There is a stillness that descends over a theatre audience when they are gripped and fidgeting when they aren't. In the first half of The Breach at Hampstead Theatre, the audience was fidgeting.
Naomi Wallace's play is a slow burn. And this is despite it switching between younger and older versions of the same characters so that you know some of what ultimately happens, just not what triggered it. That comes in the second half and is where it gets interesting.
The younger versions of the characters inhabit 1977. Jude (Shannon Tarbet) is very protective of her brother Acton (Stanley Morgan), who is very clever but bullied for his perceived strangeness. Their mother is struggling to pay the bills after the death of their father in an industrial accident.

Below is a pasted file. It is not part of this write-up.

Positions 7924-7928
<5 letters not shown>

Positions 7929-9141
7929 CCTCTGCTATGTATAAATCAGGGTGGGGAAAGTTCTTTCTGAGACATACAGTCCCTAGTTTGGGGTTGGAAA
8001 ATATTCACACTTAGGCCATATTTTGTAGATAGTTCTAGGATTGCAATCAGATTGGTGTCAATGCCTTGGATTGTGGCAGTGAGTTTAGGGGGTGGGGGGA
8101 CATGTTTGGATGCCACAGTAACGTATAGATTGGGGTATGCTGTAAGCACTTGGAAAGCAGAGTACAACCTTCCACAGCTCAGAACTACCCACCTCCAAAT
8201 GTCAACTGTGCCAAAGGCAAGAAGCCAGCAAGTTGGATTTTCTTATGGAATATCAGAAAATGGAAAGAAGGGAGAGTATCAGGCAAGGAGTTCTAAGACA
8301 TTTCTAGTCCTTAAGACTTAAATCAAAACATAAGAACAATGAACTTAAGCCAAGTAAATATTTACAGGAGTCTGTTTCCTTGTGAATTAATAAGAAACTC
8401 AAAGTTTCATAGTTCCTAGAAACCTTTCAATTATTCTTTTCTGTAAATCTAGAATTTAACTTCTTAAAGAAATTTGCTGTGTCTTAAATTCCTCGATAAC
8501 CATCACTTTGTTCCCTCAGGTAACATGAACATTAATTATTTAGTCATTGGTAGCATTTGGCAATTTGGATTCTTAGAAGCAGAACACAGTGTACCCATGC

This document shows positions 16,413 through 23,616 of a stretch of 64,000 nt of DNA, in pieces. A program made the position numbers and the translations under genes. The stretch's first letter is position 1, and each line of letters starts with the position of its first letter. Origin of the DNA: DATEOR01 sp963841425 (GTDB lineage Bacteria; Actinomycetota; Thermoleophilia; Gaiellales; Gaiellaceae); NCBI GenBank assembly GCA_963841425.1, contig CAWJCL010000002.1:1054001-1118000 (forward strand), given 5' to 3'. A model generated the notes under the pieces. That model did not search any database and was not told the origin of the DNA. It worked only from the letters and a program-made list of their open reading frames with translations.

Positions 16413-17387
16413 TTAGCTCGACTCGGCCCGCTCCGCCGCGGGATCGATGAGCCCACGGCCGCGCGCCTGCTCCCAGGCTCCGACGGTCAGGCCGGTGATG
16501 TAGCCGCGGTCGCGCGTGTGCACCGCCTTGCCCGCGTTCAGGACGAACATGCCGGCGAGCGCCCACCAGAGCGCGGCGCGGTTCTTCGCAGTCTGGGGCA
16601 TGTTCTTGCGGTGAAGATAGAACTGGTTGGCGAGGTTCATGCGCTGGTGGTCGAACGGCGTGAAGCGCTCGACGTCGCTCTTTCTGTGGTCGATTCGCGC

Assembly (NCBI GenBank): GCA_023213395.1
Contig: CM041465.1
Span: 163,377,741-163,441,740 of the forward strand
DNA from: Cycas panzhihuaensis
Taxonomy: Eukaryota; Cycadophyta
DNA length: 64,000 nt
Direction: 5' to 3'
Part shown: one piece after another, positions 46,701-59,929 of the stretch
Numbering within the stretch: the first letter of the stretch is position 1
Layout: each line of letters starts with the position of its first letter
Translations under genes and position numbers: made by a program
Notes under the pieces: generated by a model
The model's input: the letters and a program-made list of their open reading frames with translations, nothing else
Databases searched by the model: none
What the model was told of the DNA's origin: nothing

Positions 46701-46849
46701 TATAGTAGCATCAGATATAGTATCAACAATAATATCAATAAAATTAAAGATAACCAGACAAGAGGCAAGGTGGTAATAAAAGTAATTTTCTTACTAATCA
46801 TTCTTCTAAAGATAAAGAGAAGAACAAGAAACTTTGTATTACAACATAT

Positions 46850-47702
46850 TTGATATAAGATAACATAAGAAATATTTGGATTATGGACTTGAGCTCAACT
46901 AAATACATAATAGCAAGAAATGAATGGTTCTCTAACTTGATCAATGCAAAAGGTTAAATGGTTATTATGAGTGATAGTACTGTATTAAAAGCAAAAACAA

Frayne (Charlie Beck) and Hoke (Alfie Jones) both come from comfortable backgrounds. They want Acton's help with their school work and agree to keep the bullies at bay in return.
Jude is suspicious and doesn't brook any nonsense. Despite this, Frayne, Hoke and Acton form a tight but toxic friendship of dependency and power. They begin to challenge each other to make sacrifices to prove their loyalty.
These are sacrifices with increasingly dark consequences.